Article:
What an awesome race! If you like your run bike run events you should definitely get involved in Powerman. It’s a middle distance format involving a 10k run, 60k bike then another 10k run. They take place all over the world and usually have a sprint race later in the day.
10k-60k-10k is not to be taken lightly so I have been training really hard through the winter for this race. I got a taste for it at Powerman Germany last May at St Wendel. That brute of a race made me all too aware of the challenge that this distance poses. I was therefore hugely motivated and committed to my training through the winter, bashing out some serious miles on the turbo and including some hefty bricks. However, you never know what to expect in your opening race of the season, even if you are happy with the training numbers!
Lining up on the start line under the Powerman gantry on the waterfront in Can Picafort was a nerve wracking experience, but I knew I couldn’t have done much more this winter so I told myself to relax and enjoy the experience whilst giving it everything! I was standing alongside some serious names in the Powerman world including Seppe Odeyn, Soren Bystrup, Kasper Hartlev, Jarmo Rissanen and Miguel Figaldo among others – all experienced racers and top finishers at European and World duathlon championships. However, my running has been going well so I was up for trying to match these guys from the gun.
The horn sounded and as ever – despite the 2.5 hours of racing ahead – the pace was high from the off. A group of 5 of us soon formed at the front with Kasper and Figaldo pulling ahead and maintaining a 20m gap ahead as we went through the 5k turn at 5.14 minute miling pace, sub 32 minute 10k pace – hard, but definitely not too tough. I was feeling good and enjoying the pan flat run course along the Can Picafort waterfront snatching glimpses of the bluey-green Mediterranean waters looking welcoming alongside us! I settled in with Seppe and his countryman and pacer Wout Daniels and T1 was soon upon us. The opening 10k was a little short so we went through in 30.33 and after a quick scrabble in T1, I headed out on my beloved Kinetic One TT bike for the rolling 60k bike.
As we left T1 I was in 4th with Seppe soon pulling away from me up the hill out of town. The bike leg involved 2x30k laps. It was a brilliant course will wide open long stretches and some great little rollers, dips and bends, all on smooth Majorcan tarmac. There were no potholes to worry about so tucking into aero and only seeing a few metres up the road was fine, unlike in the UK! Overall there was 600m of climbing so it had a bit for every rider. I decided pre-race to go hard on the bike and forget about the final run. If you don’t go hard throughout, then you don’t get anywhere near the front in these races and any slight let up lets athletes come streaming past. The weather was warm and sunny with light winds but there wasn’t much time to enjoy the view! I reeled in Kasper, but a few others came past me so at the end of first lap I was in 6th.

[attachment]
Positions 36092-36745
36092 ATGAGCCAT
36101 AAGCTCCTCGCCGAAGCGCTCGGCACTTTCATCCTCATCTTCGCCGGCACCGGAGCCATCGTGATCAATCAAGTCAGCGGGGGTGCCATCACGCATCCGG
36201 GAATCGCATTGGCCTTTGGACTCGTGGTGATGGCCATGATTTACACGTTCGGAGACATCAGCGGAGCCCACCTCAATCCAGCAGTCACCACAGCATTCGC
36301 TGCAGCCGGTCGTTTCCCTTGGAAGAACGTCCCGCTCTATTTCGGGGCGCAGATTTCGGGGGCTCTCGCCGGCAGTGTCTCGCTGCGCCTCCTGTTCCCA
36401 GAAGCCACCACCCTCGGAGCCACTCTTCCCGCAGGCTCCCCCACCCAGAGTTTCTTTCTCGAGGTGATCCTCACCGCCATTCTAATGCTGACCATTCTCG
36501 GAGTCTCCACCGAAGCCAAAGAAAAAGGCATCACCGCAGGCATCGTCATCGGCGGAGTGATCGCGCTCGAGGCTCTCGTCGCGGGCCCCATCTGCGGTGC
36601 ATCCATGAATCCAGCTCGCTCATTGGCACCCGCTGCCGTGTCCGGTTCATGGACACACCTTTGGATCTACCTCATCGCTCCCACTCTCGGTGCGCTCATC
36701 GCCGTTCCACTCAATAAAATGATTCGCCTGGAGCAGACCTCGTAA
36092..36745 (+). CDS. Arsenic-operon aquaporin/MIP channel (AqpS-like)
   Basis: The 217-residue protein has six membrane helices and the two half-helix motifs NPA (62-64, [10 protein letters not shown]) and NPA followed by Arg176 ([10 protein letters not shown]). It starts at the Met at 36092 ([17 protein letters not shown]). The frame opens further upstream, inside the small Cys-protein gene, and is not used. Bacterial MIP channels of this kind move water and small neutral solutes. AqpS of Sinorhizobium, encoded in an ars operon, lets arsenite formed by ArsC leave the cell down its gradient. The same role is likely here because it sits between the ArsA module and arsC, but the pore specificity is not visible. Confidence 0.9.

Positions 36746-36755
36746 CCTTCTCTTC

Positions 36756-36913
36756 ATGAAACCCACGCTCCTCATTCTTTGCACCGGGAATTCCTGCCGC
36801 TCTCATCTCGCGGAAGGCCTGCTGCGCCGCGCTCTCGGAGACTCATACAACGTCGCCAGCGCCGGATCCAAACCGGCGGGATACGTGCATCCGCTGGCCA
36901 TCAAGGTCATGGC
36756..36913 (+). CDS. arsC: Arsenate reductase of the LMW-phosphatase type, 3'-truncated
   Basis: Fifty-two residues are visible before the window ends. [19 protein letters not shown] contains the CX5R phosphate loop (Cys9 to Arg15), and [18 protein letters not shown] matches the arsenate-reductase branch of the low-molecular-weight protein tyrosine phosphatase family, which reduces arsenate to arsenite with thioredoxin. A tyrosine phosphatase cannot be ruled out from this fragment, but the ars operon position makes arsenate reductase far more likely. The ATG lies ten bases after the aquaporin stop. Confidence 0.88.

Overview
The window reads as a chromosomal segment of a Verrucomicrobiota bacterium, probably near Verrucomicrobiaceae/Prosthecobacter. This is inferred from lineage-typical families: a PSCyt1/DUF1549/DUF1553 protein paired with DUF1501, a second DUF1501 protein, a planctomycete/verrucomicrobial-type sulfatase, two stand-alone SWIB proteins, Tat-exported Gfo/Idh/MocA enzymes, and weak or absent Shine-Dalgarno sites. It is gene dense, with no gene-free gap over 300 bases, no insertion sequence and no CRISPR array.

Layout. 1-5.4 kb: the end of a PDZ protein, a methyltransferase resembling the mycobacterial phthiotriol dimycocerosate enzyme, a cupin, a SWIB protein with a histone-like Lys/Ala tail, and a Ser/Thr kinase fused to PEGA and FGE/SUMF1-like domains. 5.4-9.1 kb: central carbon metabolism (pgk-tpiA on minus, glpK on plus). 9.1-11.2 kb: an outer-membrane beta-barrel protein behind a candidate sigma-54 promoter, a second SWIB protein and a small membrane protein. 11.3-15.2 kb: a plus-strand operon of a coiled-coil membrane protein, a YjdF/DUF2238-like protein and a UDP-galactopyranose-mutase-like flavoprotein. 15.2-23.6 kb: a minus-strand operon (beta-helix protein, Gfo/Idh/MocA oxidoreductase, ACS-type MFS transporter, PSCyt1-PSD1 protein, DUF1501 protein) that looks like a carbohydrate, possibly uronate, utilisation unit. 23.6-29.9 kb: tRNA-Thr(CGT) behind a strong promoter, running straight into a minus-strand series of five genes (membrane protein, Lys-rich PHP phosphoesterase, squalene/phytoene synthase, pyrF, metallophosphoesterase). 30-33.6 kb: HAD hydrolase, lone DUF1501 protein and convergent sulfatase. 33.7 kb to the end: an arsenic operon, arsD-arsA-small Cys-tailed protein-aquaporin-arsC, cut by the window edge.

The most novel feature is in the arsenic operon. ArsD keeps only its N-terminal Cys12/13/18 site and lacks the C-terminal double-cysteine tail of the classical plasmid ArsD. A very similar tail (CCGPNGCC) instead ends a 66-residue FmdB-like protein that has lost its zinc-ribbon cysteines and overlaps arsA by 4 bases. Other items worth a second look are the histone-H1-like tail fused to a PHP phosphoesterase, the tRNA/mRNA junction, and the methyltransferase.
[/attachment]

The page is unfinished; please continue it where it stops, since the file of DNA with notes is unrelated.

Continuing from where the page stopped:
I was very satisfied with this position given the strength of some of the riders behind me. Had all those winter miles on the turbo in the suffershed paid off?! I stole a couple of glances back on the long stretches and there was no one very close which gave me a massive lift and I managed to maintain my power from lap 1, staying in touch with Joan Nadal who came past me on the previous lap. After a little over 90mins we found ourselves zooming back down the hill into Can Picafort and T2.
A fairly untidy transition ensued but no great time lost and I was out onto the waterfront for a repeat of the first run leg, only this time with 10k of running and 60k biking in very heavy and jelly-like legs! I forced myself to tap out a decent pace – mind over matter and all that – and passed Joan…. 5th! Awesome! Now just hold it together and don’t seize up/cramp/bonk! I managed to hold steady 5.29 minute miling which was enough to bring Soren Bystrup into view ahead of me. Was I really going to run down this legend? Cold or no cold, he is still a big name in this sport and would be a great scalp… I pushed on a little and took him.
Into 4th! Now make sure you don’t mess this one up! Relax the shoulders, lift the heels, remember to breathe! The KMs ticked down and the turns showed I was in 4th with no-one challenging me. I had time to soak it up – the sun on my face, the cheering onlookers, the view of the sea to my left, the endorphins, adrenaline, the now pleasurable pain in the quads of a job well down. Rounding the final corner and running under the finish gantry was an incredible moment. All that hard work had paid off and a feeling of elation washed over me! I know 4th isn’t the podium, but given the quality of the field, that was a top result for me. I was dead happy.
It was also amazing to see my pal Jonny come in in 43rd, broken but elated with what was a truly incredible result for someone who has trained so little and then Steve Linton, my other pal on the trip placing 3rd in his age group. Suffice to say we had an amazing afternoon soaking up the warm sun – a brief respite from what has been a long UK winter – and revelled in the ‘high’ of a job well done. Now it’s time to get back to the hard training graft so I can match that feeling at Powerman Denmark in May – the European Champs. Sign up everyone, Powerman is amazing!!
You can follow Ben’s duathlon journey through his colourful and engaging posts on Instagram @benpriceduath